3. "Hey Ya!" by OutKast - Definitely not the best rap song of the decade, nor the most popular (thanks a ton, Soulja Boy, you jerk) but the one that did the most to continue to bridge the gap between so-called black music and the white majority. When the mass market consumes (good) hip-hop on such a level, it is a good thing. "Hey Ya!" did more to push OutKast through those barriers than the Grammys they'd been nominated for and even more than the one they'd won! This is a semi-sad statement, but only if you ignore the sweet sounds put forth by Andre 3000. A classic gem.

4. "I Am Trying to Break Your Heart" by Wilco - Here's the deal: Yankee Hotel Foxtrot is one of the most important albums this decade. And when the album starts off, we hear the weirdest combination of sounds, followed by a drumbeat that sounds like a ticking clock. This whole song is (was?) the sound of the implosion of the record label industry; with its well-known voyage not needing repeating, let's simply acknowledge that Wilco was ahead of their time, the album rules and, while there were other singles that I might have chosen, no song did more with so little to acclimate people to the fact that things were changing.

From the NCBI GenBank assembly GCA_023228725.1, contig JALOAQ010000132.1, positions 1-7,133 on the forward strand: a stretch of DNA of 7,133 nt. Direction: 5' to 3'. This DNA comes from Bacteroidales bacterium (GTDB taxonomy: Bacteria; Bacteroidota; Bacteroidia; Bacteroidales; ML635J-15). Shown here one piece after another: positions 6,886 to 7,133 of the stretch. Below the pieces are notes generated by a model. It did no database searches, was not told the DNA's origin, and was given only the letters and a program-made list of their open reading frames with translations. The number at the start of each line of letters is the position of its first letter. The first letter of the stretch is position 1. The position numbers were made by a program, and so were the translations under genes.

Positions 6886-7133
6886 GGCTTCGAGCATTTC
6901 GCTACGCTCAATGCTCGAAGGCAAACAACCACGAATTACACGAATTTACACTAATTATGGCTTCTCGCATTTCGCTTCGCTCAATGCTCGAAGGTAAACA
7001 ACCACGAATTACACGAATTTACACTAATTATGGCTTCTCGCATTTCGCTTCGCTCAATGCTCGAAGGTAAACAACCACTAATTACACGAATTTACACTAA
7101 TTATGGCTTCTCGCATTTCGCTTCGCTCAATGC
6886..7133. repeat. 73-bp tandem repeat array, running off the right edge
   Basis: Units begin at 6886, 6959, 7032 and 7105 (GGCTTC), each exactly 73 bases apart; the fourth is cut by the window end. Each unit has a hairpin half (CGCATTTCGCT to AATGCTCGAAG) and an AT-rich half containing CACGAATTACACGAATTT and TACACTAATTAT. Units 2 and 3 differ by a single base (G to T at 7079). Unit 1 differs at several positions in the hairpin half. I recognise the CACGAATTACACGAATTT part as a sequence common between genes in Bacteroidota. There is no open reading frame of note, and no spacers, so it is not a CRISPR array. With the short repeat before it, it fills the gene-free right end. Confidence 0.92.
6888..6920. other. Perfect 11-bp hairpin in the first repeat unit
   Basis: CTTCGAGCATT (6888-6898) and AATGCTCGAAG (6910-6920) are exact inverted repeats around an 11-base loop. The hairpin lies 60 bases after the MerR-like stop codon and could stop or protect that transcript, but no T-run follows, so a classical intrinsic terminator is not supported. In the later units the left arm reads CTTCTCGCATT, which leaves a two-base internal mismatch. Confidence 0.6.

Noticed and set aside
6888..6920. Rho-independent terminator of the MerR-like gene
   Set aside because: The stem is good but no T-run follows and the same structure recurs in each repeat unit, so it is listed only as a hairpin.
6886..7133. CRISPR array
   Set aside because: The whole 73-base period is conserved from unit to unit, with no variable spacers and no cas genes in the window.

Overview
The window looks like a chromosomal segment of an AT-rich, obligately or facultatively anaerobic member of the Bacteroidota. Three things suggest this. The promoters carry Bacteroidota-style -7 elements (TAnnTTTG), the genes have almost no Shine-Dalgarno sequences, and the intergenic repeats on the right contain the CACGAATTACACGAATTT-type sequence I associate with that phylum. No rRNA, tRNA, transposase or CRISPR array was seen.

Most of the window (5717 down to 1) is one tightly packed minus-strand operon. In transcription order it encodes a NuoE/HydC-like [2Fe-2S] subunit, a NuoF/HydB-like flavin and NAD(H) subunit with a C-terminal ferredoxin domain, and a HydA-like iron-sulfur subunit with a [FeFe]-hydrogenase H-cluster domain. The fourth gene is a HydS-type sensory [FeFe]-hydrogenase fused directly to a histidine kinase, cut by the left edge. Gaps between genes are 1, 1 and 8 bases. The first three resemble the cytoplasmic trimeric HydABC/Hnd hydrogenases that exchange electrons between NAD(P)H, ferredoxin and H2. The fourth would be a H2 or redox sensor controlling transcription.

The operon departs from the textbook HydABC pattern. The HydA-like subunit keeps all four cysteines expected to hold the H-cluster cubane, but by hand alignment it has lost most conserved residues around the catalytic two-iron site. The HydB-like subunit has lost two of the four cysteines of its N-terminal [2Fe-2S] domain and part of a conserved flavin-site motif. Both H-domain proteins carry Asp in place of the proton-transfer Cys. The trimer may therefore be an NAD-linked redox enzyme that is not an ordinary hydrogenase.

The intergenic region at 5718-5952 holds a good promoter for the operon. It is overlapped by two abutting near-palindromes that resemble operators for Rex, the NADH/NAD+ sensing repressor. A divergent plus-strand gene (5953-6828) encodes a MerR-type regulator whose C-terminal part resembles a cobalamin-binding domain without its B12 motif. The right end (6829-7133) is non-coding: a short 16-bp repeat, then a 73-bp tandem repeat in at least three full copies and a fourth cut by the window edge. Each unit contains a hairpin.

5. "Lose Yourself" by Eminem - The most inescapable song of the decade. Changed Eminem's career more than his loathed (most of all by himself) breakthrough single. And, on top of all that, the best sports motivation song since "The Eye of the Tiger." Teams blasted it, teens loved it, parents tolerated it. This song would have been the perfect pop combination for hip-hop, had OutKast not come along with their weirdass throwback. The perfect pop star of the first half of the decade at the apex of his career.

6. "Daylight" by Matt & Kim - Those who know me well shouldn't be shocked by this placement. Undeniably my song of the year, it catapults into the list of the decade (I kept it out of the top 5, but only after many battles) by sheer virtue of its ability to make anyone who listens happy. The simple beat, the drums and keyboards, the lyrics full of hope and then the booming chorus...all of these aspects culminate in a song that I'm not sure I could ever get tired of hearing.